"The net worth of Bill Gates, roughly around $56 billion, could only cover the deficit for 15 days," said Jason Peuquet, a policy analyst with the Committee for a Responsible Federal Budget. "The net worth of Warren Buffet, roughly around $50 billion, could only cover the deficit for 13 days."

Stock Futures Deep in the Red

Dow is down about 120 points at this writing. The Fed must be worried that their primary indicator of prosperity is faltering still five weeks from the end of their current debt monetization fiasco.

Sunday, May 22, 2011

Utah First State to Make Gold, Silver Legal Tender

SALT LAKE CITY (AP) -- Utah legislators want to see the dollar regain its former glory, back to the days when one could literally bank on it being "as good as gold."
To make that point, they've turned it around, and made gold as good as cash. Utah became the first state in the country this month to legalize gold and silver coins as currency. The law also will exempt the sale of the coins from state capital gains taxes.
Craig Franco hopes to cash in on it with his Utah Gold and Silver Depository, and he thinks others will soon follow.
The idea is simple: Store your gold and silver coins in a vault, and Franco issues a debit-like card to make purchases backed by your holdings.
He plans to open for business June 1, likely the first of its kind in the country.
"Because we're dealing with something so forward thinking, I expect a wait-and-see attitude," Franco said. "Once the depository is executed and transactions can occur, then I think people will move into the marketplace."
The idea was spawned by Republican state Rep. Brad Galvez, who sponsored the bill largely to serve as a protest against Federal Reserve monetary policy. Galvez says Americans are losing faith in the dollar. If you're mad about government debt, ditch the cash. Spend your gold and silver, he says.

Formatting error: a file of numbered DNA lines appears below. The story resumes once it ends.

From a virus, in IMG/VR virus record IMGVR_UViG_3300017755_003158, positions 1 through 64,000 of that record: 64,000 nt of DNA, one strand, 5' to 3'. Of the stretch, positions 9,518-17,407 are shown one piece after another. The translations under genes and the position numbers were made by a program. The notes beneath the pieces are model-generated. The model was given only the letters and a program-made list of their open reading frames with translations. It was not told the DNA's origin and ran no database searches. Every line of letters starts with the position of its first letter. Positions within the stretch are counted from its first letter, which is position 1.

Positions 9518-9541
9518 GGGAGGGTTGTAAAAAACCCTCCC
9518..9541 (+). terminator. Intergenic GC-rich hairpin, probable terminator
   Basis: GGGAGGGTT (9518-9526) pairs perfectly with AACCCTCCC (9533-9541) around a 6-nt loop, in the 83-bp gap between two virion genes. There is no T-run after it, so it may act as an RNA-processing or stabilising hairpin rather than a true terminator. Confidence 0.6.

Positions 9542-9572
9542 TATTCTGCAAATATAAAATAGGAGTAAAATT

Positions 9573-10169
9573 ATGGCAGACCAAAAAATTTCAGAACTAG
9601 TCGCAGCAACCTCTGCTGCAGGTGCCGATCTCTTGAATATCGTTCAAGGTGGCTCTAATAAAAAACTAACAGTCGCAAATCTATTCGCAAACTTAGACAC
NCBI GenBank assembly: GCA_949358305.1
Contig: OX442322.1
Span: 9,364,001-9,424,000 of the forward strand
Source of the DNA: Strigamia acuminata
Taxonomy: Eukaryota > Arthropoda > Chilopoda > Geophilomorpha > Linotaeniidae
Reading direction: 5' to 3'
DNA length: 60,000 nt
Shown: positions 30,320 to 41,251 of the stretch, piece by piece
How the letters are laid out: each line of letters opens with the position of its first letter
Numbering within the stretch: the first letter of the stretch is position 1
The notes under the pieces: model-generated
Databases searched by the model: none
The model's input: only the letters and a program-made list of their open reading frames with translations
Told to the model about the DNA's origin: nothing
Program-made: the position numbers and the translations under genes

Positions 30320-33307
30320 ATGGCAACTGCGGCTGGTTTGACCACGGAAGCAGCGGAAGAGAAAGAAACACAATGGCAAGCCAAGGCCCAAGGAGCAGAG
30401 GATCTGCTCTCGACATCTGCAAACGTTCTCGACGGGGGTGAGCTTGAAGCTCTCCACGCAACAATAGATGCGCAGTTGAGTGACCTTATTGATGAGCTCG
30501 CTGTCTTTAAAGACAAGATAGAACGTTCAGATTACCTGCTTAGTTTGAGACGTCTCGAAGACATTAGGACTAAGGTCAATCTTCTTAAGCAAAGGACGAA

His idea isn't to return to the gold standard, when the dollar was backed by gold instead of government goodwill. Instead, he just wanted to create options for consumers.
"We're too far down the road to go back to the gold standard," Galvez said. "This will move us toward an alternative currency."
Earlier this month, Minnesota took a step closer to joining Utah in making gold and silver legal tender. A Republican lawmaker there introduced a bill that sets up a special committee to explore the option. North Carolina, Idaho and at least nine other states also have similar bills drafted.
At the moment, Franco's idea would generally be the only practical use of the law in Utah, given the legislation doesn't require merchants to accept the coins, either at face value - $50 for a 1-ounce gold coin - or market value, currently almost $1,500 per ounce. And no one expects people will be walking around town with pockets full of gold and silver.
Matt Zeman, market strategist for Kingsview Financial in Chicago, expects more people will start investing in gold as America's growing debt and bankruptcies in other countries continue to decrease the value of government-backed money.
"You've seen gold replacing these currencies as safety instruments," Zeman said. "If I don't feel good about the dollar or other currencies, I'm putting my money in precious metals."
Some supporters, including the law's sponsor, seek to push Congress toward removing the tax burdens that discourage use of the coins, such as a federal capital gains tax.
"Making gold and silver coins legal tender sends a strong signal to Congress and the Federal Reserve that their monetary policy is failing," said Ralph Danker, project director for economics at the Washington, D.C.-based American Principles in Action, which helped shape Utah's law. "The dollar should be backed by gold and silver, so we have hard money."